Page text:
The bus drops me off right in front of what I see as my last chance at happiness. I walk inside and see several women in long, white, lab coats, looking somewhat official. The first thing they do is request the second half of my consultation fee. That money is theirs, even if I were to walk out right now, never to return. Then they pull out the scale. As it turns out, I weigh in at around 140lbs. Not overweight, but at the higher end of acceptable for this office. On to step 2, my consultation with the specialist I’ve been assigned to who will give me my personalized diet plan. I discover, however, that I am not alone. I am being joined by another desperate soul; a woman, who at a quick glance, seems to be about 10 yrs older and 150 lbs heavier than I am. She quickly nicknames me “Skinny” which makes me a tad uncomfortable. Let’s call her “Hope” since I know that, like me, she is sitting here hoping that this is the program that’s finally going to change her life. Hope and I are led into a large room and are seated across from each other at a large table. We’re told that these consultations are usually done in bigger groups, which leads me to question their interpretation of the term “Personalized programming”. It seems that Hope and I will be given the same exact plan to follow, regardless of the fact that we have very different nutritional needs and backgrounds. The consultation has barely gotten started and I’m already having doubts. Our specialist, who I will call Ms. Guided, or Ms. G, for short, gives me a handout containing the foods I am allowed to eat. It is a very small handout. Apparently, in this program, carbohydrates are considered evil as they are listed in very sparse quantities. The fruits are also extremely limited, as is, basically everything else. I am confused by the ridiculously small portion sizes, as I can remember eating bigger portions when I was starving myself on my own just a year earlier. I’m becoming more and more skeptical of the health benefits being promised and start asking a lot of questions; challenging the validity of the information I’m being given. It is clear that my cynicism has become frustrating for Ms.G who has begun speaking to me in an overly polite tone and is punctuating each of her responses with a loud, irritated sigh. Since she is unable to actually answer any of my questions, it’s becoming painfully obvious that they’ve been quite generous with their use of the word “Specialist” as the only weight loss Miss G seems truly qualified in is removing the weight of the money from my wallet. Hope is a much better “patient” than I am. She’s happily taking in all the information being given to us, oblivious to the fact that she’s being set up for failure. Hope has no idea what’s in store for her. I doubt very highly that she has ever attempted getting through a day on the mere 800 calories this diet allows. I’m guessing she’s so distracted by fantastic images of the bikini worthy body she’s expecting to acquire after this, that she misses the part of the consultation where we’re told that following this diet may result in hair loss and fertility problems.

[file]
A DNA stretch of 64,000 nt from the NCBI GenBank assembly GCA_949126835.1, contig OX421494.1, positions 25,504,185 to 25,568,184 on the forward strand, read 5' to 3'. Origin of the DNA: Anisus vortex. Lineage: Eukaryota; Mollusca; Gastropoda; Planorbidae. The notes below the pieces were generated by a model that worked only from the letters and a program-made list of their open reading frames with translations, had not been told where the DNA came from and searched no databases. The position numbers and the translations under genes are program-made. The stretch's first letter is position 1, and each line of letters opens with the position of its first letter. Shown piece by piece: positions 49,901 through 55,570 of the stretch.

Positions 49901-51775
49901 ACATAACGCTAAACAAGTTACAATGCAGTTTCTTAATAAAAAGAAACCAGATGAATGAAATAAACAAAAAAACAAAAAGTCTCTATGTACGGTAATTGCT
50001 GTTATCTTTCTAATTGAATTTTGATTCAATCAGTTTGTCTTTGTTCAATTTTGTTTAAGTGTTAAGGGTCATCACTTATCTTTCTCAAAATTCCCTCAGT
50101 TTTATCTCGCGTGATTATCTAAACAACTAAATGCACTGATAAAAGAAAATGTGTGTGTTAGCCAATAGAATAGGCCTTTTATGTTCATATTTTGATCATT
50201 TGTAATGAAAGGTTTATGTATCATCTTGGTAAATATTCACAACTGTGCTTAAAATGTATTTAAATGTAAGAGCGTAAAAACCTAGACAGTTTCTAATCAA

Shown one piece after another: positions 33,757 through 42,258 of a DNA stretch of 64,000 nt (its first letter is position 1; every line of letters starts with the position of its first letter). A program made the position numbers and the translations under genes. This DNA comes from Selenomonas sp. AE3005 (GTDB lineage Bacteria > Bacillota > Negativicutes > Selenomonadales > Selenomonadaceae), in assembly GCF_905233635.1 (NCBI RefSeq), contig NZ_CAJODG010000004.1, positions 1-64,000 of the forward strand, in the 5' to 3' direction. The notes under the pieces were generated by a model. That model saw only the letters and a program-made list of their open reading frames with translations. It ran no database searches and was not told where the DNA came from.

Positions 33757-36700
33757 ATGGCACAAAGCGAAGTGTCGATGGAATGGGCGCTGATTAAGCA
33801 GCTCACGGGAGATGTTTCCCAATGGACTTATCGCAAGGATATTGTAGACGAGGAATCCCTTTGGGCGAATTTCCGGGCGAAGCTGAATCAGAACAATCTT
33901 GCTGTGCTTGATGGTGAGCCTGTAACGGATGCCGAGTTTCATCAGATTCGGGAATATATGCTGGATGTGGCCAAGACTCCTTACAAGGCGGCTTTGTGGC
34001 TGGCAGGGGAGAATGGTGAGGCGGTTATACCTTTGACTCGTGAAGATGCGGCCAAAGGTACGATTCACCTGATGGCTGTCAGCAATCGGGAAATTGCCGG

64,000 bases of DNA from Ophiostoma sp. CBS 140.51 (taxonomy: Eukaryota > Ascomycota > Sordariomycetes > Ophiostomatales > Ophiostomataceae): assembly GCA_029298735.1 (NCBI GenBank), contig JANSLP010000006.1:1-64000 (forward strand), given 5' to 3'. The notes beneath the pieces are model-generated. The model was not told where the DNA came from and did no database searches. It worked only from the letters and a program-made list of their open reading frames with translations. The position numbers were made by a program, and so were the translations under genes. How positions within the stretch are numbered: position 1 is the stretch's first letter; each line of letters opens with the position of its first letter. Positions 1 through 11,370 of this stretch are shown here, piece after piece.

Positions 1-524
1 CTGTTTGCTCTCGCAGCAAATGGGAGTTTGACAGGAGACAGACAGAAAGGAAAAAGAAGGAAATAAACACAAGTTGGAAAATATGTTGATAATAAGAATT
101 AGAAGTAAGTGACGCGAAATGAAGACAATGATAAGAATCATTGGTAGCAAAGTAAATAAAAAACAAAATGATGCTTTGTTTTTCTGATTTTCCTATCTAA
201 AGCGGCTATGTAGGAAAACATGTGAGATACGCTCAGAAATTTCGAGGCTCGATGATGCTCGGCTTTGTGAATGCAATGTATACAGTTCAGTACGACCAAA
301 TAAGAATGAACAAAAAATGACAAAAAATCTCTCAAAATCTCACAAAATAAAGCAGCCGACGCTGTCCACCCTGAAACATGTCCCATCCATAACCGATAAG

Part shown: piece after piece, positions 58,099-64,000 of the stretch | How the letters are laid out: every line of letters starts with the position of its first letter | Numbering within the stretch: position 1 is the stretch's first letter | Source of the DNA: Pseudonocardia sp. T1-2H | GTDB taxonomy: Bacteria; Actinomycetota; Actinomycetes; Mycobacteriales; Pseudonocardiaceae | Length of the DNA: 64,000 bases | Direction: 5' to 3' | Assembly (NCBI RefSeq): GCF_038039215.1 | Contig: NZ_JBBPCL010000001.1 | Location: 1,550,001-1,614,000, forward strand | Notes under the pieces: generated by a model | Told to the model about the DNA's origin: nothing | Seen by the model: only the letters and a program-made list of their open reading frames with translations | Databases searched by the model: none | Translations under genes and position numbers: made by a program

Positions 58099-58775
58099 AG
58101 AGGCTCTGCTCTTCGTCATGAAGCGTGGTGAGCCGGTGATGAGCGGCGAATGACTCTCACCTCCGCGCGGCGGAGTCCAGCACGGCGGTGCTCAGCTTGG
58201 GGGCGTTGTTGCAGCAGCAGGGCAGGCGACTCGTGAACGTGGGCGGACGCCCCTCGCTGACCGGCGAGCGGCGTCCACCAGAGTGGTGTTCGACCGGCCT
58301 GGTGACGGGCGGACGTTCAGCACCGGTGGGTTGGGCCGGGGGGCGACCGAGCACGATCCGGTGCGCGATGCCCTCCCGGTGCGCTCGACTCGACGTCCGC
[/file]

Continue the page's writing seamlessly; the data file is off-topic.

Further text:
Her attention returns to our conversation, however, when she hears the word injection. In order for this diet to work, along with extreme restriction, we are also given injections. We are told that we are expected to come to the clinic 3 times a week for several shots. Miss G. explains that they contain vitamin B and certain fat burning acids. I quickly ask if we need the extra vitamin shots because we aren’t getting enough nutrients in our food, she answers yes.

I am becoming more and more discouraged as it becomes more and more evident that this is not a solution, but rather a variation of the anorexic diet I have followed for most of my life. The idea of giving thousands of dollars I don’t have, to a program I don’t trust, while being injected with something I don’t understand, by someone I don’t know, is not the solution I’m hoping for. As desperate as I am to lose weight, I just cannot bring myself to return to the extreme diet practices that made me so miserable in the past and eventually put me on my present path of self destruction through compulsive overeating. I pick up my information packet, and tell Ms. G that I’ll have to think things over; she tries to get me to buy several bottles of vitamins before I leave, but I politely refuse. They have already taken enough of my money this morning. “Hope” says a friendly, if not completely sincere, “Goodbye Skinny-Minny!” and I leave the office. I’m walking to the bus stop, and although I’m confident that this is not the program for me” I am suddenly completely overwhelmed with the sickening realization that nothing has changed and that not only will there be no reprieve from the binge eating I did last night, but I now have to deal with all the extra food I ate before coming here. Feeling completely defeated, I head back home and spend the entire 20 minute bus ride counting the fast food restaurants located between the clinic and my house, fantasizing about stopping into each and every one for a bite. I try to convince myself that I can get through this on my own and decide to make better food choices for the rest of the day. Unfortunately, my resolve lasts about as long as it takes me to walk through my front door and listen to the lone message on my answering machine. The message is from Rob, using the most positive, optimistic tone he could muster, saying. “Hey baby, how did it go?”

It didn’t go and I end up falling right back into the madness.